3.5 stars out of 5
The Keys to the Kingdom is a book series by Garth Nix. There are seven books in the series that follow the days of the week. Each book tells the story of how Arthur fought a trustee on that day in order to gain another key. The hope is that once all keys are united, Arthur can claim his full inheritance as the Rightful Heir to the Architect, the creator of all universes and the House.
The series is meant for kids or teens and I originally read it in middle school. I loved it enough to reread it now and I still liked it. I found I had grown out of some of its magic as my tastes have changed, but it is still a good read.
The Architect created the House to oversee all worlds. Seven trustees were given a piece of her power to share in power until an heir was found. Corruption lead and the Will was imprisoned so that an heir would not be named. But time and cleverness broke those bonds and an unimportant Earthling was named.
The world that Nix created is fascinating. Each level of the house differs in style to the characteristics of each trustee and yet is coherent. Paper, ink, and words have power here. Imagination flourishes and creatures of Nothing, winged fighters, and magical manifestations are abundant.
I do wish the story was either longer to explore each new encounter more fully or that Nix cut back on how many different species there were. After reading a few books a reader expects to understand the world in which they are reading, but there are still numerous surprises. While that is a bit exciting, it is also overwhelming.
Not only is there a pattern in the days of the week, but each trustee represents a different cardinal sin. I’ll not tell you which is which, but it will become obvious as you read who is the representation of greed, sloth, lust, pride, wrath, envy, and gluttony.
I didn’t realize the pattern the first time I read the series, although I did notice something was off about each of their characters. Reading it now has become painfully obvious and a bit cliched. I do think it works for the story though. It is clever that the seven days of the week coexists will the seven deadly sins. Very clever.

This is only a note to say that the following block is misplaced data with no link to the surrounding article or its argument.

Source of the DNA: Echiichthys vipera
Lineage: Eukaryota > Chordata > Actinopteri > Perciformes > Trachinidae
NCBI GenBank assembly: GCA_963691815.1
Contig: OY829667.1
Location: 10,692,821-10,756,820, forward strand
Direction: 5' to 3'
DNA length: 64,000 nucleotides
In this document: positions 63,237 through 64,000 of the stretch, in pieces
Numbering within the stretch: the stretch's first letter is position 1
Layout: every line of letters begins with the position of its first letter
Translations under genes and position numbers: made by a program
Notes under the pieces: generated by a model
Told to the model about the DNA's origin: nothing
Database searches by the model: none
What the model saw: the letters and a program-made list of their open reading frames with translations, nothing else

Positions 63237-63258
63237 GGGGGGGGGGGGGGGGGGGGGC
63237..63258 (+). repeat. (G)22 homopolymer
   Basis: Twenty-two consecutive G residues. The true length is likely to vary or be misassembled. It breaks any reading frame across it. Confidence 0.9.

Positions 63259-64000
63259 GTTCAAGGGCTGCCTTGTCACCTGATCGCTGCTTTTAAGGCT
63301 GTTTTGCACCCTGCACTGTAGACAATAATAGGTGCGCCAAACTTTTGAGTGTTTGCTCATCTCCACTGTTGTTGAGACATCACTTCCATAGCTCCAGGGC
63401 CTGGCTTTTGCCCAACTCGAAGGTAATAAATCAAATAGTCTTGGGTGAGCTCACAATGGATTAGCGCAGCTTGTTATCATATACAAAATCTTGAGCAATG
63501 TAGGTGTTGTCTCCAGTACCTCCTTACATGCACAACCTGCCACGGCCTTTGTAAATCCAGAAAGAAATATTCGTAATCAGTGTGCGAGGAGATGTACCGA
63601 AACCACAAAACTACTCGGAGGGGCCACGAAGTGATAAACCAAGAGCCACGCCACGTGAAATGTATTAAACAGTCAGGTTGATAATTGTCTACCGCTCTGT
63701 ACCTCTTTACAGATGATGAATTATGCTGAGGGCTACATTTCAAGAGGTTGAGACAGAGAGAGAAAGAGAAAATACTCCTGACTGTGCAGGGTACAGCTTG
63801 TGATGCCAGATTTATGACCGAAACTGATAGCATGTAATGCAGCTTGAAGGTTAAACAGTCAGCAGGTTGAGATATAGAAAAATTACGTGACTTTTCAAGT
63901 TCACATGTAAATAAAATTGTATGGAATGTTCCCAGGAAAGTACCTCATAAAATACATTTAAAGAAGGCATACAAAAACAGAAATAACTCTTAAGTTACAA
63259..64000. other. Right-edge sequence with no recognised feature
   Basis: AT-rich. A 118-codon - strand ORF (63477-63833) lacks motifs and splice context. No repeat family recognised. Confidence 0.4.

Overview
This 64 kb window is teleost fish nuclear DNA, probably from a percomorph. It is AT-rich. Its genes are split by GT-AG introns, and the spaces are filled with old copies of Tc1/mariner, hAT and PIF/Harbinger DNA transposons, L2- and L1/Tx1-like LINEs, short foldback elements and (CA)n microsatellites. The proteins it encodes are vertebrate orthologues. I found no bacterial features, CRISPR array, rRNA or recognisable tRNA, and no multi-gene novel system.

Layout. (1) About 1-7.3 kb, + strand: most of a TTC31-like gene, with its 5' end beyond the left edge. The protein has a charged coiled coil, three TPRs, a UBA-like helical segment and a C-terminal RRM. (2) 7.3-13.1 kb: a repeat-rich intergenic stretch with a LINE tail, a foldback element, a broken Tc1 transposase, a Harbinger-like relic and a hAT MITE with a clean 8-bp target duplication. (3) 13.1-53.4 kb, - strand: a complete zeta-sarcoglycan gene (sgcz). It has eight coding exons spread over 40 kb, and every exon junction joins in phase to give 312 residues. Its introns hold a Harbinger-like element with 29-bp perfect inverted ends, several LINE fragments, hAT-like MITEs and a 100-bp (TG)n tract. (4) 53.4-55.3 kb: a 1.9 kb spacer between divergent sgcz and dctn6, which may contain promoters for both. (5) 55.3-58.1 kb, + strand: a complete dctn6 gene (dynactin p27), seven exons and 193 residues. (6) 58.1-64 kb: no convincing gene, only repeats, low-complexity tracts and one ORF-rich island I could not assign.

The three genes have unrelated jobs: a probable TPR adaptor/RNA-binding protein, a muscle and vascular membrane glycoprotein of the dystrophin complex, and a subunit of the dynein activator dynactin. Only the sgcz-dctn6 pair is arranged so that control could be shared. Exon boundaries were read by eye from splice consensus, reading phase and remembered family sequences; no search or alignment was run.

The thing I both love and hate about the books is Arthur’s young age. In the first few books, he is innocent and stubborn to the point of aggravation. But he matures as the series goes on. Adventure and real hardships polish Arthur into, maybe not an intelligent senior citizen, but an understanding young adult.
Arthur’s growth is real and you can really see it change. I wonder if it is too obvious. There are times in the story where Arthur repeatedly states a line he will not cross and comes out whiny a lot of the time. He gets better, but it never disappears entirely.
5 stars out of 5
Of course, I never thought that as a kid. When I first read the series I was enraptured by it. I did give it five stars out of five back then and I think that is important to state. This series is no longer for me. But it once was, and I enjoy looking back on my simple loves.
There are seven books in the series. You can try them individually or buy the set from Amazon.
(Arthur is thrown into a strange world of magic and conniving politics all centered around him who is the Rightful Heir of the House by chance.)
(Arthur fights his fate and tries to live a normal life, but Tuesday uses politics and monsters to try and force Arthur to surrender.)
(An invitation for Arthur to the sea draws in Leaf who finds adventure is not everything she thought it would be.)
(Arthur is conscripted into the Glorious Army of the Architect and must to learn to be a soldier and a leader quickly. Nothing begins to consume the worlds.)
(Friday forgoes all caution and takes what she wants from Earth leaving Arthur’s home in shambles.)
(Arthur takes initiative and travels to the Saturday’s tower fighting against the most powerful sorcerers in the House.)
(The final fight for the last key includes armies from multiple factions and truths reveal themselves.)